In 2023, the number of people that will need humanitarian aid globally—a record 339 million people—exceeds the population of the United States. More than 1% of the world’s population are displaced. And the democratic advances of the last 30 years have been eradicated, with closed autocracies increasing and freedom of expression deteriorating.
These rising challenges cannot be met with static budgets. Rather, they require substantial U.S. investment, engagement, and leadership.
The breadth and depth of issues facing the world is unparalleled in recent memory. The war in Ukraine has upended the lives of millions locally but also sent ripple effects worldwide in the form of global food supply chain disruptions, higher energy prices, and rising inflation. Climate change impacts are widespread and projected to drive tens of millions into extreme poverty. Additionally, an underfunded international aid and development system has been unable to adequately support vulnerable communities facing the convergence of conflict, economic downturn, and climatic risks. The result is an estimated 43.3 million people across 51 countries are on the verge of famine.
While U.S. investments have saved lives and helped limit the global loss of economic, social, and agricultural security, development gains made over the past twenty years continue to disintegrate. Unfortunately, these trends have yet to be accounted for in annual appropriations, creating a “funding cliff” once supplemental funding runs out, leaving needs unmet.
For the 13th year in a row, InterAction—the largest alliance of international humanitarian and development NGOs in the United States—has prepared Choose to Invest (CTI). CTI is a public resource to improve understanding of the critical accounts that fund international development, global health, humanitarian action, climate mitigation, and democratic strengthening. It provides information and funding recommendations across 55 accounts and activities primarily financed through the State, Foreign Operations, and Related Programs Bill. It also covers International food security programs funded by the Agriculture Appropriations Bill and international health and labor protections funded through the Labor, Health and Human Services, Education, and Related Agencies Appropriations Bill. Each account or activity includes its funding history and a recommended base funding level for F.Y. 2024 gleaned from the expertise of InterAction’s coalition.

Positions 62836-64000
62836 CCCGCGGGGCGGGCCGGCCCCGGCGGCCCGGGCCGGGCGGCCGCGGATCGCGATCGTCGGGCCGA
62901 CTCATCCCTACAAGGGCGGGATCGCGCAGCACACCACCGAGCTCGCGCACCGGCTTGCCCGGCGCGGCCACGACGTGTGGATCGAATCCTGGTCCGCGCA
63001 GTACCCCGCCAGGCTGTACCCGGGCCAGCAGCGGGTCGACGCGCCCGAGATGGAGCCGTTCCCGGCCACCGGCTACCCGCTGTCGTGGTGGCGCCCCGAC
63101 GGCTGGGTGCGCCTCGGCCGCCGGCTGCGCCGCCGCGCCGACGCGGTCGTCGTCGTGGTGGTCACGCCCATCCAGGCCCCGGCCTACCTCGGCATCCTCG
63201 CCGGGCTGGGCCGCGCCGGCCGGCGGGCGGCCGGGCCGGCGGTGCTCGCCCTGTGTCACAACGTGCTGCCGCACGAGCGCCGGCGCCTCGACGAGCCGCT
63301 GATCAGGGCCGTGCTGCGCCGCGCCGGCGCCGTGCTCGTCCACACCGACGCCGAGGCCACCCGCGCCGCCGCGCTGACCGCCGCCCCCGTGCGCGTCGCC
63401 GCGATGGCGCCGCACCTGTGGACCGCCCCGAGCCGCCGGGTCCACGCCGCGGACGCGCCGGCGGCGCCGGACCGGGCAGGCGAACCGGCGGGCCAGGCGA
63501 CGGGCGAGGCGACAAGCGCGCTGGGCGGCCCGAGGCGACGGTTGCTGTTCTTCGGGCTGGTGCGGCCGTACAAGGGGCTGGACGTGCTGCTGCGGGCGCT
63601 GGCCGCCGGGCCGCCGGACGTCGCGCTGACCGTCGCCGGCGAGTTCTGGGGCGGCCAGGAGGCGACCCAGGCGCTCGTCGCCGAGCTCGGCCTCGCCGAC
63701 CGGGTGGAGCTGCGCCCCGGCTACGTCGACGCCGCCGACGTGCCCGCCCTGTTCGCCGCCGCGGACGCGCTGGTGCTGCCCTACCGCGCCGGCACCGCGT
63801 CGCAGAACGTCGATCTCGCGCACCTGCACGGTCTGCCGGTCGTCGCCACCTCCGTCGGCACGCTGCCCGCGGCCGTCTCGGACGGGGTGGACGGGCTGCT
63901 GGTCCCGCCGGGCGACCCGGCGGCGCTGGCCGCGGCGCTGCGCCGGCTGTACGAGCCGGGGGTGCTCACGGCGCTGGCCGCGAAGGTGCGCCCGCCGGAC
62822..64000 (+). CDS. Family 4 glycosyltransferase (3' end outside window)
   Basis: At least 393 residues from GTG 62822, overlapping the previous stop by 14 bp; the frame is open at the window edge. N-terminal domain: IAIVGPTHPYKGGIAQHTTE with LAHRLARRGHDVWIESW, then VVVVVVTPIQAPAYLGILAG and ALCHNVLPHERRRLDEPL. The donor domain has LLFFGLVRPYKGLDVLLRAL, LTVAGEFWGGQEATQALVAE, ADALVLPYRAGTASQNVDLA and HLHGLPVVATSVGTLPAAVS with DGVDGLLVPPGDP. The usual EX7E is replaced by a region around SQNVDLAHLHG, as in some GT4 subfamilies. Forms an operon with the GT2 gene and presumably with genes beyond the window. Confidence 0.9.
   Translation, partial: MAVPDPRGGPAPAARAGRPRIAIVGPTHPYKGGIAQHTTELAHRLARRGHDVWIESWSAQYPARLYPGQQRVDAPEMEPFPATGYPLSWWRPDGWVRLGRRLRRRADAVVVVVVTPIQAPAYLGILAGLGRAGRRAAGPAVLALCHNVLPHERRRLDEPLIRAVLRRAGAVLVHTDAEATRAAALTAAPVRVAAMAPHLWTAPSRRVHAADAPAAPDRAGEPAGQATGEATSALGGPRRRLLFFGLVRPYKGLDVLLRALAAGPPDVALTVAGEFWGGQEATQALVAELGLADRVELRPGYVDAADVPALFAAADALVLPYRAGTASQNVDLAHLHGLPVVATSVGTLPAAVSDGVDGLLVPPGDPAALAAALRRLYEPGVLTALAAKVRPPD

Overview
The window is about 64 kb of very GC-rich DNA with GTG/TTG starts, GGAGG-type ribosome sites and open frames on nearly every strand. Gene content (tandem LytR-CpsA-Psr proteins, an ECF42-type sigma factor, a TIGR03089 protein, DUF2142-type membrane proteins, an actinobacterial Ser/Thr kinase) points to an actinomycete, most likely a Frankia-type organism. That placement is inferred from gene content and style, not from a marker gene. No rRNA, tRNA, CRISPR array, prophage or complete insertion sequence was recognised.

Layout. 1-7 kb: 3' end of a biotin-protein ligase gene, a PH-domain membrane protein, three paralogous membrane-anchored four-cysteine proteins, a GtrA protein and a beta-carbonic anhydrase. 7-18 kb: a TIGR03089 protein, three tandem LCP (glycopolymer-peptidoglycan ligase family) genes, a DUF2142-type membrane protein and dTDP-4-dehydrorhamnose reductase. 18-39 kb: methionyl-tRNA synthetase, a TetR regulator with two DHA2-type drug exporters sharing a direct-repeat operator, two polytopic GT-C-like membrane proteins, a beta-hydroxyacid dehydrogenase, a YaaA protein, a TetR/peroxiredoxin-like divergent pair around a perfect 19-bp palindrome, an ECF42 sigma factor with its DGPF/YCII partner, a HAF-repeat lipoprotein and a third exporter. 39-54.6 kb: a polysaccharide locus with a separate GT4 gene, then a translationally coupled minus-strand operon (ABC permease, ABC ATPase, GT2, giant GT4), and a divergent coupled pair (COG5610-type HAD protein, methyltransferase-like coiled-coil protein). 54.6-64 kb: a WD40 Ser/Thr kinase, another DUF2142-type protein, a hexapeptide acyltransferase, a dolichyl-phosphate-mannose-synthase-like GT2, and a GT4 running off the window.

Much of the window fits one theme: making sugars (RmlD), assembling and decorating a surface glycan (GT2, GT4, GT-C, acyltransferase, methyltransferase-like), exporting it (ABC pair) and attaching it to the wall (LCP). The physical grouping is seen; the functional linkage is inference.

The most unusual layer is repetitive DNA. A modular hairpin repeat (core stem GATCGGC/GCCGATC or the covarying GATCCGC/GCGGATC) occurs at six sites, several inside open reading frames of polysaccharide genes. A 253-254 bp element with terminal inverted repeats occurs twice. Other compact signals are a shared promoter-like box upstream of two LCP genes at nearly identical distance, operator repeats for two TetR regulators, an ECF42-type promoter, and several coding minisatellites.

The shocks presented by the COVID-19 pandemic, and quickly followed by the war in Ukraine, demanded additional funding above and beyond base funding levels. Congress provided much-needed supplemental funding to blunt the worst impacts of the global pandemic, the invasion of Ukraine, and subsequent food and fuel insecurity.
However, more is still needed. Absent a substantial increase in base funding or additional supplemental appropriations, humanitarian assistance will need to be significantly curtailed. In that scenario, the impacts of ongoing shocks will further undermine programs vital to ensuring continued economic growth and global security.
Browse the report online by clicking the sections below (note that the interactive portions of the resource are best viewed in Adobe Acrobat).